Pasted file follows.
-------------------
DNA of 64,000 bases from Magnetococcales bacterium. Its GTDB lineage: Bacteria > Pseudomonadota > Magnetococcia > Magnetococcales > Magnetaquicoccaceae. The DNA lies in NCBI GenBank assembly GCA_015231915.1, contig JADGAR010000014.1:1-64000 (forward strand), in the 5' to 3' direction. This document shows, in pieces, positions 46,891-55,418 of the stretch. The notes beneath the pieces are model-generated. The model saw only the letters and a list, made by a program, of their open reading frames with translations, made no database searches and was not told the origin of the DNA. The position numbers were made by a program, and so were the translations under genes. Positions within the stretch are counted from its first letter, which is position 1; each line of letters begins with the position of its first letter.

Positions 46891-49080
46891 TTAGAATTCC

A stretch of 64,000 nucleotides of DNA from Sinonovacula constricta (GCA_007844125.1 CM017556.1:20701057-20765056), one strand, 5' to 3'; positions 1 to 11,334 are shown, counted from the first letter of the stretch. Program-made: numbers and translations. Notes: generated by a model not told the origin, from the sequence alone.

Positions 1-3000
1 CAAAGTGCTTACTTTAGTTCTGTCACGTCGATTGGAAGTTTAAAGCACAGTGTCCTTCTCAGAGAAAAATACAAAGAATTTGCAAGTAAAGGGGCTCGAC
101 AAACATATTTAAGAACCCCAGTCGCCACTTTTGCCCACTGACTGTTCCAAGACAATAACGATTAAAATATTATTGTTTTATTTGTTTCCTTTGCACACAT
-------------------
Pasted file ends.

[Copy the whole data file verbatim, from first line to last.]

DNA of 64,000 bases from Magnetococcales bacterium. Its GTDB lineage: Bacteria > Pseudomonadota > Magnetococcia > Magnetococcales > Magnetaquicoccaceae. The DNA lies in NCBI GenBank assembly GCA_015231915.1, contig JADGAR010000014.1:1-64000 (forward strand), in the 5' to 3' direction. This document shows, in pieces, positions 46,891-55,418 of the stretch. The notes beneath the pieces are model-generated. The model saw only the letters and a list, made by a program, of their open reading frames with translations, made no database searches and was not told the origin of the DNA. The position numbers were made by a program, and so were the translations under genes. Positions within the stretch are counted from its first letter, which is position 1; each line of letters begins with the position of its first letter.

Positions 46891-49080
46891 TTAGAATTCC

A stretch of 64,000 nucleotides of DNA from Sinonovacula constricta (GCA_007844125.1 CM017556.1:20701057-20765056), one strand, 5' to 3'; positions 1 to 11,334 are shown, counted from the first letter of the stretch. Program-made: numbers and translations. Notes: generated by a model not told the origin, from the sequence alone.

Positions 1-3000
1 CAAAGTGCTTACTTTAGTTCTGTCACGTCGATTGGAAGTTTAAAGCACAGTGTCCTTCTCAGAGAAAAATACAAAGAATTTGCAAGTAAAGGGGCTCGAC
101 AAACATATTTAAGAACCCCAGTCGCCACTTTTGCCCACTGACTGTTCCAAGACAATAACGATTAAAATATTATTGTTTTATTTGTTTCCTTTGCACACAT